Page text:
If you had to choose, which remuneration model would you prefer when writing replacement life insurance business:
- Hybrid commission, retaining the two-year clawback requirement (66%)
- Flat commission only, with no clawbacks (27%)
- Not sure (6%)
Adviser remuneration for replacement life insurance business has been a protracted issue for many years, as it is integrally associated with the churning debate.
Our latest poll asks you to consider what is a theoretical question at the moment, but one which may occupy the minds of regulatory decision-makers over the next 12 months.
As we’ve stated elsewhere, Riskinfo supports the continuation of risk commissions, and at a level that will allow specialist risk advice businesses to remain viable (see: 80/20 Works).
As usual, though, the argument that supports a return to an 80/20 hybrid commission model is one that exists within an eco-system of related issues – one of which revolves around the current two-year clawback period.
We recently asked a risk specialist adviser whether he would support flat commissions only on replacement business if this meant a return to an 80/20 hybrid commission model. The adviser said he would prefer to still be able to access 80% commission in the first year and retain the two-year clawback requirement, rather than forego the 80% upfront in favour of (say) 30% plus GST flat commission, but with no clawbacks attaching for early policy cancellation.
His argument was that regardless of the fact it was replacement business, he would still be required to undertake fact finding, due diligence, SoA preparation and other compliance processes in order to place the replacement policy on the books. His simple argument was that a 30% flat commission arrangement would not be sufficient to cover his time and effort and cost to the business involved in implementing this solution.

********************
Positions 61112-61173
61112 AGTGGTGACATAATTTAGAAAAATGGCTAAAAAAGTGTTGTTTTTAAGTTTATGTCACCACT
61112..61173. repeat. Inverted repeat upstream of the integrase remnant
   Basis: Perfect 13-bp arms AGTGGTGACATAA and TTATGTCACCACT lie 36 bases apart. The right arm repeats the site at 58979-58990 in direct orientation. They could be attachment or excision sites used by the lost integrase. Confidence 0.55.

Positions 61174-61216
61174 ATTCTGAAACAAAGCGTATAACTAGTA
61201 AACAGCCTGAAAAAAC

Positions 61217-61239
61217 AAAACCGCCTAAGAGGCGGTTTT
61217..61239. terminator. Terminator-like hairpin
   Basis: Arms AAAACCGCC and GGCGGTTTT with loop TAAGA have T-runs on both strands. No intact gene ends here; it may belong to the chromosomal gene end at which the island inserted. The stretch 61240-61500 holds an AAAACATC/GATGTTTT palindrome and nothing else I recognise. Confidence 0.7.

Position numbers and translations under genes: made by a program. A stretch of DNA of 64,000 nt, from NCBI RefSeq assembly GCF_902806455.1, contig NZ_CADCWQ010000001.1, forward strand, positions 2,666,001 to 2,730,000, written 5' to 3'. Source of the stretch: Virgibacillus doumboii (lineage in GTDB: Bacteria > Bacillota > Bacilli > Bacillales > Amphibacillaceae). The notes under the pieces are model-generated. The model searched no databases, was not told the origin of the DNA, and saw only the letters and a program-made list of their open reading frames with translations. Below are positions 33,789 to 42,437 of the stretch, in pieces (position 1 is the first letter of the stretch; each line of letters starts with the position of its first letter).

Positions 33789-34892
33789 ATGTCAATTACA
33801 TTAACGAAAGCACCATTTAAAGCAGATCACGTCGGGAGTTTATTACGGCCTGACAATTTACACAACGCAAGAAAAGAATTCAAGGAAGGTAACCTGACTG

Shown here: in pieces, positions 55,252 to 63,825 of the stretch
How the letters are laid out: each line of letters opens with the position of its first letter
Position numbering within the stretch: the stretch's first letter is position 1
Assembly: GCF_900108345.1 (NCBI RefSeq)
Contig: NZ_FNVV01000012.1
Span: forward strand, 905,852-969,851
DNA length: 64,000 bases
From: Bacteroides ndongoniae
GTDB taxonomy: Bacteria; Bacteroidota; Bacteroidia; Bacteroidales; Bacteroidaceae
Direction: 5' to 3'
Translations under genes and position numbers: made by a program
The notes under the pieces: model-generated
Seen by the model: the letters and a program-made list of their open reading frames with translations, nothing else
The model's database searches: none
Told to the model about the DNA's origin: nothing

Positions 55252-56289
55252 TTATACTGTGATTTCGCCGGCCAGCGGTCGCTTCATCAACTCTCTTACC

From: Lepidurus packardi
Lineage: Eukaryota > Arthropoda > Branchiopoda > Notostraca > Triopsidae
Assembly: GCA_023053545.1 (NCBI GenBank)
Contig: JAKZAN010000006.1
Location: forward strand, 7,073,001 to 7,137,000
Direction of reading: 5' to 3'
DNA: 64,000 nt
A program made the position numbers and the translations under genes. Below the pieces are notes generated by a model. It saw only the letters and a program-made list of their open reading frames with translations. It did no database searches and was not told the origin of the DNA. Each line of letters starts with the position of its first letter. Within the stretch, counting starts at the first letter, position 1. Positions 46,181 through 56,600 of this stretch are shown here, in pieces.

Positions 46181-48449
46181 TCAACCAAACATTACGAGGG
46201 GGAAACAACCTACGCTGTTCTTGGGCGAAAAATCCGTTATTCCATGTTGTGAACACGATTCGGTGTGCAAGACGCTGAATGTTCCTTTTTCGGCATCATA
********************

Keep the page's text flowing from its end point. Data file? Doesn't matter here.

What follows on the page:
From the outside looking in, however, the regulator may consider that flat commissions on replacement business would act as a disincentive for churning activity (to the extent that it remains an issue).
Where do you sit on this question?
As usual, there are nuances involved. For example, you may have a different answer at 60/20 as you might at 80/20. This is because the total commissions under a flat commission arrangement would take six full years to equalise at 80/20 (ie 80/20/20/20/20/20 v 6 years @30), but it would take four years under the current 60/20 hybrid model (60/20/20/20 v 4 years @30). This may make a difference for some advice business models; for others it may not.
We again emphasise this is an entirely theoretical conversation, as the industry awaits the outcome of the 2021 ASIC review of the quality of life insurance advice.
In the meantime, it’s over to you, and we welcome your views on this question…